|Our awesome Wonju district.|
Elder Moon (our native Korean zone leader) had to go to an army reserves training for 4 days, so his companion Elder Bean stayed with us for the week. Elder Hansen and I and the other Elders switched off with having Elder Bean in our companionship as a threesome. It was super fun. Elder Bean has only been out on his mission for 4 months, but he has a huge heart and it was a pleasure learning from him. He has a TON of stories and miracles to tell from his 2 months in Korea... and he has no problem with telling them. After he left, I was thinking about how Elder Bean could possibly have so many stories to tell and all the miracles happen to him, and then I realized something. Elder Bean chooses to see the little things. He chooses to see the miracles. He's obedient and does everything he needs to, and then chooses to see the small things that he is blessed with as a result. It's also a gratitude thing. He's grateful for the small things. And it's that gratitude that makes life good.
We visited a less active this week who we haven't been able to visit since Elder Murdock and I were here in January. We went to his family business, greeted his parents, and sat down with him and drank some drinks. His family business is a bar. They brew their own beer and sell it to people. So he's for sure not keeping the Word of Wisdom. Lame. But we were able to get really close with him and he invited us to come over every week! That's really big for us. He hasn't been super receptive to visits recently, so us being able to talk with him a lot and building trust was super great. And another good thing, I'm pretty sure people that make beer make the best drinks... any drinks. That was the best mango juice I've ever had on my sojourn here on earth.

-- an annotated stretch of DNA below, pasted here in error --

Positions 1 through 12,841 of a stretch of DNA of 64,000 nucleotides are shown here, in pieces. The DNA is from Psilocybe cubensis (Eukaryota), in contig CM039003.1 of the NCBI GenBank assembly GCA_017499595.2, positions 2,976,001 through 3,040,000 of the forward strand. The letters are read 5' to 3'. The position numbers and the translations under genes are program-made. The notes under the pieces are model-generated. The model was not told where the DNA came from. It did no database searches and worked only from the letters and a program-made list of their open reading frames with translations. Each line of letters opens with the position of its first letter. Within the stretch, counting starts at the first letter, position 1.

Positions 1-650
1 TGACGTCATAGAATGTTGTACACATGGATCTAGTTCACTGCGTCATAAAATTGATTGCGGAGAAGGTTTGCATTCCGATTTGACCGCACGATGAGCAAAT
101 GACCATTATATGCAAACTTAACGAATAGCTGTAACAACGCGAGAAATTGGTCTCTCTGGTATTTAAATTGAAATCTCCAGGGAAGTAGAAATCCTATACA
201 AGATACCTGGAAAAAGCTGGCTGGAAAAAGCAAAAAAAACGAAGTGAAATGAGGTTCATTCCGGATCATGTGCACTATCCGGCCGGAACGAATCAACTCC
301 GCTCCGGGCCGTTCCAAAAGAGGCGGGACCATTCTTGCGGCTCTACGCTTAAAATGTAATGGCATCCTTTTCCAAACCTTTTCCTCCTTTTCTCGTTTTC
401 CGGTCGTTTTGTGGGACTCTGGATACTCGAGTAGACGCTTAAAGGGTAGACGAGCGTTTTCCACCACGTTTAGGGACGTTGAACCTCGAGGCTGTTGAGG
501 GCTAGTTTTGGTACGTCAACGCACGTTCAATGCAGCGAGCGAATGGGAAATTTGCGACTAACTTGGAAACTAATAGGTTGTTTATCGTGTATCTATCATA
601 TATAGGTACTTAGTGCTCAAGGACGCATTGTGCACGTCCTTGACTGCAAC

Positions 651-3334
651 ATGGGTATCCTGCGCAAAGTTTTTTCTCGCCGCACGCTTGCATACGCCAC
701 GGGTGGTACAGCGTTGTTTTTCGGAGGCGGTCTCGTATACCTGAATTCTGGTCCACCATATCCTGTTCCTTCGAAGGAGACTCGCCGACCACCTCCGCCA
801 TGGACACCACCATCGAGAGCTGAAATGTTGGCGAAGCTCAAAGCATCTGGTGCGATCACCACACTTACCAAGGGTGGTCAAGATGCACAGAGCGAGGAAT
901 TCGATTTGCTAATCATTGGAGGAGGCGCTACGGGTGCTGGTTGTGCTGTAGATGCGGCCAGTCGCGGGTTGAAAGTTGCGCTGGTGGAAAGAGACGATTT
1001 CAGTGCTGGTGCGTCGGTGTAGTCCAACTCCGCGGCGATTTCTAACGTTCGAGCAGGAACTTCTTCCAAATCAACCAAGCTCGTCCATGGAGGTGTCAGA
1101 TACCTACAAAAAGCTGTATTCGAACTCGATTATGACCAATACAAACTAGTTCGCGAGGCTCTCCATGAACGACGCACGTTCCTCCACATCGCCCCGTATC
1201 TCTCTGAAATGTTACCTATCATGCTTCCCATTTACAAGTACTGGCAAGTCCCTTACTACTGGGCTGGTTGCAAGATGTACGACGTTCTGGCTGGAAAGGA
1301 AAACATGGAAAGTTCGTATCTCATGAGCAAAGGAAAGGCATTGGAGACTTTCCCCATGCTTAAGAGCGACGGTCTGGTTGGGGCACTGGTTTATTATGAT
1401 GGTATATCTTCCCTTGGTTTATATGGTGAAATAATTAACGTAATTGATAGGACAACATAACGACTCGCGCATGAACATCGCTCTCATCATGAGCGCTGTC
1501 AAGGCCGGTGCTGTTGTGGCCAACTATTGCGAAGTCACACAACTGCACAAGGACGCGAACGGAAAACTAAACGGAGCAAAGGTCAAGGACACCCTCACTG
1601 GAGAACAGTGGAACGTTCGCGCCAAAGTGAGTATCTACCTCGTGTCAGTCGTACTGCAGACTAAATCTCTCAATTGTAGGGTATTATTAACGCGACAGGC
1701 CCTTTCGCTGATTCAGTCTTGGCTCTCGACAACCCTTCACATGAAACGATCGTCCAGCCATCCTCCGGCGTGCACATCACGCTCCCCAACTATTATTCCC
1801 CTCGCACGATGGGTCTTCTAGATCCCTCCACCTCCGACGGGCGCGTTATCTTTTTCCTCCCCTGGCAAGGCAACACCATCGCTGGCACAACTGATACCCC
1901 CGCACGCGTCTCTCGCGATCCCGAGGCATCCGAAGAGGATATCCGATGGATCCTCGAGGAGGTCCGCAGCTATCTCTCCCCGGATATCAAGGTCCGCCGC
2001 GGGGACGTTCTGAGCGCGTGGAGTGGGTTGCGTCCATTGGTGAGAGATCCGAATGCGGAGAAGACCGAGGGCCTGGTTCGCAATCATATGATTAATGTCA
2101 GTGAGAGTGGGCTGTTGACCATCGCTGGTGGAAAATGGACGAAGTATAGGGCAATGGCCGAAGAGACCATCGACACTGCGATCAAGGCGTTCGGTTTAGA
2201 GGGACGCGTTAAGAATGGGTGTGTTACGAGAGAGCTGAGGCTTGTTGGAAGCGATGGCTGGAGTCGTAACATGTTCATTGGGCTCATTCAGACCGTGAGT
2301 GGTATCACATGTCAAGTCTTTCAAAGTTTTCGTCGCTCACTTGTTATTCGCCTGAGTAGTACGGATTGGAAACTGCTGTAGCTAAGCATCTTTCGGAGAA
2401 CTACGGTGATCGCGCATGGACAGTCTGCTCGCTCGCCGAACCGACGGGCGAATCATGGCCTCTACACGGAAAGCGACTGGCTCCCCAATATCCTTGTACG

I really really like Korean kids.
On Friday night Elder Hansen and I were proselyting on the way home, and we met 3 little kids who we had met 2ish months ago. They remembered our names and were so happy to see the foreign missionaries! We talked with them for a bit and had a street race and committed them to come to English class. We were only with them for 10ish minutes, but it was really cool for me. We're here to preach the gospel here in Korea, but a massive percentage of them won't accept that message. And so what do we do to those people that don't accept or don't want to accept? We love them. We be their friend. We learn about them and treat them as equals. That's one of the things I have loved doing here... growing close to people. Whether it be members, less actives, other missionaries, or people on the street.
The gospel is true! Kimchi is delicious!
Love, Elder Edwards